Revenue on account of price escalations is accounted for on acceptance of such claims by the buyers.

ii. Income from Services:

Revenue is recognized as and the Services rendered as per the terms of individual Service Contract. Income from Services is accounted inclusive of service tax.

iii. Interest:

Revenue is recognised on a time proportion basis taking into account the amount outstanding and the rate applicable.

iv. Export Benefits:

Export Entitlements in the form of Duty Drawback and Duty Entitlement Pass Book (DEPB) Schemes are recognized in the Profit and Loss account on realisation.

v. Other Sundry incomes:

Insurance claims, conversion escalations are accounted for on accrual basis.

i) Government Grants and Subsidies

Grants and subsidies from the government are recognized when there is reasonable assurance that the grant/subsidy will be received and all attaching conditions will be complied with.

When the grant or subsidy relates to an expense item, it is recognized as income over the periods necessary to match them on a systematic basis to the costs, which it is intended to compensate. Where the grant or subsidy relates to an asset, its value is deducted from the gross value of the assets concerned in arriving at the carrying amount of the related asset. Government grants in the form of non-monetary assets given at a concessional rate are accounted for on the basis of their acquisition cost.

j) Retirement and Other Employee Benefits

i. Gratuity liability is a defined benefit obligation and is provided for on the basis of an actuarial valuation on projected unit credit method made at the end of each financial year.

ii. The Provident Fund is a defined contribution scheme and the contributions are charged to the profit and loss account of the year when the contributions to the respective funds are due. There are no other obligations other than the contribution payable to the respective trusts.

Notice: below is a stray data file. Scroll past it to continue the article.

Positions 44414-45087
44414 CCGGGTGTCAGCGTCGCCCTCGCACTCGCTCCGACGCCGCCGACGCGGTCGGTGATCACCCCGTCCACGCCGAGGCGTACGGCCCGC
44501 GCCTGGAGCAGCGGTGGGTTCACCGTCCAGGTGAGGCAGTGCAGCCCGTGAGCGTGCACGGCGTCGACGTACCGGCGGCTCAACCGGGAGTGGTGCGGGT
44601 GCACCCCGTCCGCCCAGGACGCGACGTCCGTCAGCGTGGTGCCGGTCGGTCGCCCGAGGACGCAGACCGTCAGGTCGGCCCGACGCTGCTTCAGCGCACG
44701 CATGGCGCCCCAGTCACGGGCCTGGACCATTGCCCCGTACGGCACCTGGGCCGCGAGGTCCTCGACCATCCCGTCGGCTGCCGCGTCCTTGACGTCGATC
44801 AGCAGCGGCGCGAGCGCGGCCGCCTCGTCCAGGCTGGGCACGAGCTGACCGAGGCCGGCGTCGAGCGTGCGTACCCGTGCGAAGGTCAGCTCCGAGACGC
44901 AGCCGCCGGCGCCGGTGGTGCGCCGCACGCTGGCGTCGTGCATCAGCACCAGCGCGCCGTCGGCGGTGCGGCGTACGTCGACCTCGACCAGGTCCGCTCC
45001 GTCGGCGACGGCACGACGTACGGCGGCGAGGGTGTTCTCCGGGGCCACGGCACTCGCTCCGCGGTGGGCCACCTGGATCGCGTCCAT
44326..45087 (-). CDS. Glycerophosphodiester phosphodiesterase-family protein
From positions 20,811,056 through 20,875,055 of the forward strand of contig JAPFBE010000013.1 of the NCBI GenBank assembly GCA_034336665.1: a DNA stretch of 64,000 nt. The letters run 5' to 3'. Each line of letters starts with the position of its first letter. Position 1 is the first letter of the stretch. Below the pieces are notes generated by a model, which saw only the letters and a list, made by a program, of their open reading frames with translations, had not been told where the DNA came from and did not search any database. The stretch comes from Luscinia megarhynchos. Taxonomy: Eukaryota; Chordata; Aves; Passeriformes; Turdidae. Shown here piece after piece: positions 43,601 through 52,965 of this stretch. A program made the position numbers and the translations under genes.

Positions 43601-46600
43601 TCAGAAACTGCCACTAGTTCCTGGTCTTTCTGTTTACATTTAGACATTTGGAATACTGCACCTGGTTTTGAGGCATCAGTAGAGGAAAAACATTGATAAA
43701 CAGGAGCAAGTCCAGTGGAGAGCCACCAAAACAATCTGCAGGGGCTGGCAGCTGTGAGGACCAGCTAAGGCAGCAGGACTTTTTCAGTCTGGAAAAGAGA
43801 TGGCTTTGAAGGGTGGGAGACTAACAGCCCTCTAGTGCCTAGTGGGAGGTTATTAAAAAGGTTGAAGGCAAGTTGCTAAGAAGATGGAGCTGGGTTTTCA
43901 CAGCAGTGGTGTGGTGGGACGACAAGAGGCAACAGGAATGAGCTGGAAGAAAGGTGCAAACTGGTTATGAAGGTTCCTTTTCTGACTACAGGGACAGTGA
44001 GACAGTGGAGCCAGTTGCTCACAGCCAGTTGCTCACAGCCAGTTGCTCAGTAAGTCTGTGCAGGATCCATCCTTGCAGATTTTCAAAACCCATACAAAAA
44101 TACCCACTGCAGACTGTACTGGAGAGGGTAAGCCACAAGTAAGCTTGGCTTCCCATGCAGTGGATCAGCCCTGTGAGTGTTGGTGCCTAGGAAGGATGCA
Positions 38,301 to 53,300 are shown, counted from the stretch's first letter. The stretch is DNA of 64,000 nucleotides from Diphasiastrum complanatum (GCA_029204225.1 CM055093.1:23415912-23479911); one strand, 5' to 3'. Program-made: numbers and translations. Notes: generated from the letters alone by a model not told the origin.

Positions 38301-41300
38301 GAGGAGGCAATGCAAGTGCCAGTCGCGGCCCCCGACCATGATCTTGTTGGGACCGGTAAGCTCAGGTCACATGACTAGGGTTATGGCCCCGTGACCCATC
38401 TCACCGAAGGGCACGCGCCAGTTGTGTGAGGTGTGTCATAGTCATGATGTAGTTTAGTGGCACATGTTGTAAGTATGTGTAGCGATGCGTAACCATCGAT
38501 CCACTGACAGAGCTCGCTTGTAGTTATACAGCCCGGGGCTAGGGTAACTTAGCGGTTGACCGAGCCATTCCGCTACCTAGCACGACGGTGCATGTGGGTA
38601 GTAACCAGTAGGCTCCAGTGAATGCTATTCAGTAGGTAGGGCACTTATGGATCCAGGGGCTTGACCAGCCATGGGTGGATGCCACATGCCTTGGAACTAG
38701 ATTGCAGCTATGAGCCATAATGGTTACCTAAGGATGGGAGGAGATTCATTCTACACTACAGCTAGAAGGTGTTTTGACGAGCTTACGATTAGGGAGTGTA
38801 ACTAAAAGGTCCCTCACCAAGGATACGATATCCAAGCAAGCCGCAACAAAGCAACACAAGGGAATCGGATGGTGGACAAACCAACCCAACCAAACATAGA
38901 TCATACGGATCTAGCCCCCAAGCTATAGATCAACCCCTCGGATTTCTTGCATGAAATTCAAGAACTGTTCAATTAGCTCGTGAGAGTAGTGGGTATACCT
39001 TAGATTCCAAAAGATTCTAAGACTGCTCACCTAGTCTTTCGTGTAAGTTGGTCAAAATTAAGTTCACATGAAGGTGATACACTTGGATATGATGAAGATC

iii. Short term compensated absences are provided on an estimated basis. Long term compensated absences are provided for based on actuarial valuation on project unit credit method carried by an actuary as at the end of the year.

iv. Actuarial gains/losses are immediately taken to profit and loss account and are not deferred.

k) Borrowing Costs

Borrowing costs that are directly attributable to the acquisition, construction or production of Fixed Assets, which take substantial period of time to get ready for their intended use, are capitalized. Other Borrowing costs are recognized as an expense in the year in which they are incurred.

I) Leases

Leases where the lessor effectively retains substantially all the risks and benefits of ownership of the leased assets are classified as operating leases.

Where the Company is the lessee:

Operating lease payments are recognised as an expense in the profit and loss account on a straight-line basis over the lease term.

Where the Company is the lessor:

Assets subject to operating leases are included in fixed assets. Lease income is recognized in the profit and loss account. Costs, including depreciation are recognised as an expense in the profit and loss account. x^f^T?^

m) Earnings per Share (Basic and Diluted)

Basic earnings per share are calculated by dividing the net profit or loss for the year attributable to equity shareholders by the weighted average number of equity shares outstanding during the year.